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Here's Where Some of Us Go Wrong

 

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Perfection exists, but not in mankind. Men, women and children are miracles, but, alas, they are not perfect. Perfection happens, dear friends, but it is not by our doing. I hear a songbird outside my window and her sounds are incredibly clear and true, her repertoire a majestic spontaneous score without affect or fault. She perfectly sings her perfect song. A flower opens its pedals in unseen and silent splendor; its fragrance spreads with the light of the early morning sun, no one to influence its perfect being. Perfection is supernatural.

A thing aware of itself cannot achieve perfection. If nothing else, pride precludes it from gaining the flawless state. Perfection is not for us.

Achieving perfection is a troublesome mission, a paradox, a futility and a lost cause. None of us will ever know the grinning rogue dressed in fine lamb's wool, and in the wake of the undertaking we only become intimate with who and what we are not.

Now that doesn't mean we shouldn't strive for the faultless excellence, while settling for extraordinary or stupendous, amazing or the basic "fantastic" instead. We simply keep things in perspective, accept reality, exercise humility and behead the monsters of greed, power and self-centeredness.

About the quest -- seeking perfection -- there are pros and cons. Some say of the ambitious venture that it disables, stresses, discourages, depresses and defeats. The insatiable hunt interferes with a happy life. I can hear you now, “Oh boy, this is for me; misery is right up my alley. Any promise of diarrhea or severe skin rash?”

We try so hard to improve that we wear ourselves out. Nothing we do is enough. Our mistakes are more evident to us than our successes and we experience limp-shouldered self-doubt and dark-countenance insecurity. Achievement becomes obsessive and activities not directly related to the ever-retreating cause seem trivial, wasteful and irresponsible. We can't sleep. Time off, entertainment and relaxation are off-limits -- we can't bear the guilt (or is it the fear?) of letting up.

It becomes evident that perfection and the act of pursuing it are obtuse. They paralyze. Rather than approach the darling quality, the distance increases. The frustration is numbing.

Proponents of the grind see it as a heady lifestyle, challenge-concentrated and energizing. They are a merrily driven mob that takes two steps forward, trips on its backside, bounces and thinks it's fun. They get up. They get ahead. Seeking perfection does that for the resilient, non-introspective flesh beaters. Try this and if it doesn't work, try that and if that doesn't work, try something else. Exactly, precisely, absolutely, right on and totally awesome are the colors of their rainbow, at the end of which is perfection.

And where do we fit in, cool musclemakers and weightlifters that we are, strugglers and challengers, seekers and strivers and protein-consuming flesh beaters? We track the beast, have no thought of capturing it and are content. We push, press and relax. Hit a set, miss a rep and grow. Ache, fight and persist. When hungry, we consume large portions of protein, no sugar and a little cream... and it's back to the venture with passion.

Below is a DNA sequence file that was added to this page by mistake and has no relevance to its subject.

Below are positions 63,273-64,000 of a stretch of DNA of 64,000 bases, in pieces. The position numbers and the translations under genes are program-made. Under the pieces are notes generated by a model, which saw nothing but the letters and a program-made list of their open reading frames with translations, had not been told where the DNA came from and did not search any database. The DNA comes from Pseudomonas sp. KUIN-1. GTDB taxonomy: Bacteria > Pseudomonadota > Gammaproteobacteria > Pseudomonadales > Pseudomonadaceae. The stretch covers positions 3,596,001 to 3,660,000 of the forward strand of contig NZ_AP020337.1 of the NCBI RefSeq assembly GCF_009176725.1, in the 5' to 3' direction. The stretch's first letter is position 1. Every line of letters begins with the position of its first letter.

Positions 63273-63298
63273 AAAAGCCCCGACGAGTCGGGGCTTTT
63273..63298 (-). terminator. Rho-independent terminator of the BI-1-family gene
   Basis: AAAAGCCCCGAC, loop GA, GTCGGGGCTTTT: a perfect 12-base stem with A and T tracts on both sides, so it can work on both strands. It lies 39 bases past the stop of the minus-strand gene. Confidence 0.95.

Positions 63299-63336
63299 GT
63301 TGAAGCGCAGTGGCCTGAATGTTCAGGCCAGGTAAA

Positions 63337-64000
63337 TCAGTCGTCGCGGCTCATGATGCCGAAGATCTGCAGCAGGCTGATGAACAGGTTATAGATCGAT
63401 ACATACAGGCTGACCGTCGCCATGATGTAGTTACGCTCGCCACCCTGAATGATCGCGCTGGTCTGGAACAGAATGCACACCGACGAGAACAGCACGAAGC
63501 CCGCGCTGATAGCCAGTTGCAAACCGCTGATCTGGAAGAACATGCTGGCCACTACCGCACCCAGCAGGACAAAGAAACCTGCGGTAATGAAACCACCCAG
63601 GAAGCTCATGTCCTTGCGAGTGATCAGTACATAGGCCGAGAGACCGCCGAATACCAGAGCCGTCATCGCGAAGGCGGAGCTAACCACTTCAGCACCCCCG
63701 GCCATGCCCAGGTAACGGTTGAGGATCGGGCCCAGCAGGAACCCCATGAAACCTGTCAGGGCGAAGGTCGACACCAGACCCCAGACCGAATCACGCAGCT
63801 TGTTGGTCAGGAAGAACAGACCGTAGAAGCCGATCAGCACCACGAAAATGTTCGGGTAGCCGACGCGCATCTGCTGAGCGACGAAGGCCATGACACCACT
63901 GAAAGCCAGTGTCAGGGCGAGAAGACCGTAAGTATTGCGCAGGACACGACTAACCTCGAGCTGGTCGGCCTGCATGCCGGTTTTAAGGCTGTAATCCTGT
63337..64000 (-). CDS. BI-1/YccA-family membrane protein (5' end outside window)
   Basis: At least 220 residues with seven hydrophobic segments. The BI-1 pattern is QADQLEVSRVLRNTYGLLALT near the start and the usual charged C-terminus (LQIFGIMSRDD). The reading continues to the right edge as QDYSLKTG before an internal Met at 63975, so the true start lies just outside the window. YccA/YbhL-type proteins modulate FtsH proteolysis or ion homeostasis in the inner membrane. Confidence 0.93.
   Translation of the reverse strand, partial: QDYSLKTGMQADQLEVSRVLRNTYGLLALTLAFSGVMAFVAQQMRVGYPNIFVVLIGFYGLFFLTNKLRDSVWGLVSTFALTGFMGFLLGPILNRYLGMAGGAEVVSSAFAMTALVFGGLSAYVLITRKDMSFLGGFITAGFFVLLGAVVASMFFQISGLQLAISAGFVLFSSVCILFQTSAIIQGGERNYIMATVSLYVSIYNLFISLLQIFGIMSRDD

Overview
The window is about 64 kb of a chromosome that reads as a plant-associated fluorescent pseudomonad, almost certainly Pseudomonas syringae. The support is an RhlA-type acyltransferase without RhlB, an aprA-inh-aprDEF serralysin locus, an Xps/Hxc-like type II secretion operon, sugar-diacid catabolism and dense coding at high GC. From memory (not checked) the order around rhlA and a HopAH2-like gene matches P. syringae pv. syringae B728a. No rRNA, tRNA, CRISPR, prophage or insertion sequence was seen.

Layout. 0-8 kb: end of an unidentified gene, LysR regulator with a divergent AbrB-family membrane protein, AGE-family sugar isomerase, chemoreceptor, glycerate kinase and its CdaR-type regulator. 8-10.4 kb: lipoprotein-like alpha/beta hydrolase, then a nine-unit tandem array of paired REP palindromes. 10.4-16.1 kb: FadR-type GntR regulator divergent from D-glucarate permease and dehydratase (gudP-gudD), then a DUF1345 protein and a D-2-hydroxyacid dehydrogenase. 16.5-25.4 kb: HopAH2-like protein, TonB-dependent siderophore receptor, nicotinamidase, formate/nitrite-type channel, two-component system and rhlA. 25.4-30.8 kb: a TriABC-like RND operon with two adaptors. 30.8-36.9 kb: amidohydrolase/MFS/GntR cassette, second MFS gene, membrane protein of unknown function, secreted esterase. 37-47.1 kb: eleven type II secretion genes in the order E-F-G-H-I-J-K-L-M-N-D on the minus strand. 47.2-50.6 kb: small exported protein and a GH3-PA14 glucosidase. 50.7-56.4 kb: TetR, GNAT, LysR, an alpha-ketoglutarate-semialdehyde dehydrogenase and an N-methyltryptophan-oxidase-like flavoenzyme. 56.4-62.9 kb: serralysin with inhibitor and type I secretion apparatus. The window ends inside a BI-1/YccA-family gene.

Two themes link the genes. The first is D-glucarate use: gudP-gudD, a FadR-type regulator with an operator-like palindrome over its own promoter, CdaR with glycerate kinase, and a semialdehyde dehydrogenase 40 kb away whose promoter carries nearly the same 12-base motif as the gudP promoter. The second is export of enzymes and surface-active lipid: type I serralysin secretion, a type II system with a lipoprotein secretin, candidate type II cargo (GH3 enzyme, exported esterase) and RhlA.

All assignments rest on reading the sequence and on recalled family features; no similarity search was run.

To bolt on muscle, shear off fat and charge the body with power, we must have our heads screwed on right. Try too hard and expect too much and the adventure is short-lived. Should we set goals that are too ambitious and far beyond our reach, we will flail as we fail. Our ambition is removed and our reach is shortened. Exercise, should it survive, becomes a perfunctory procedure at best to keep the buzzards off our backs.

Nuts to the birds. Grasp each day and every workout as if it were your first and last -- attitude leads the way and you are getting close, very close. You don't find perfection, but you unearth the gold-hinged hope chest in which it is contained. It's all there within the workout, the exercise, the movement, the action.

The gym, your training site, is (or should be) your refuge, a place of encouragement and fulfillment. The gym is where you go to find release, to call out your name at the top of your lungs, to wag your tail, to lick your wounds, to make things happen or to withdraw into your quiet and peaceful turtle shell. Physical pain quenches the emotional pain; physical movement, flowing and steady, eliminates disorder and restores balance.

Here's where some of us go wrong: We count the sets, we count the reps, we count the days, hours and seconds. We count calories and grams of proteins, fats and carbohydrates. We weigh ourselves and take measurements. We stare in the mirror, assess and criticize and wonder. We read, seek advice, listen and compare notes. We become impatient, disappointed and doubtful. We despair. Why does it take so long... been six weeks... is anything happening?

In a very real sense we find ourselves obsessing over perfection, or rather that version of the enchantment we have created for ourselves: The 400-pound bench and 18-inch arms or small waist and cellulite-free legs. They are representative of inspiring goals, but become agents of impossible perfection in the translation and acquisition.

Seek perfection if you must, yet welcome its warm-hearted kin: daily progress, forward motion, sufficient advancement and considerable improvement.

Perfection may be dreamed of, hoped for, reached for and sought after. It can be imagined, imitated, pretended, poorly masqueraded and foolishly impersonated. It cannot be acquired. Knock yourself out.

The closest thing to perfection for you and me is soaring freely, flying high with no limits and a three-point landing after another successful training mission.

Perfection is divine.

God's speed, bombers... DD

*****

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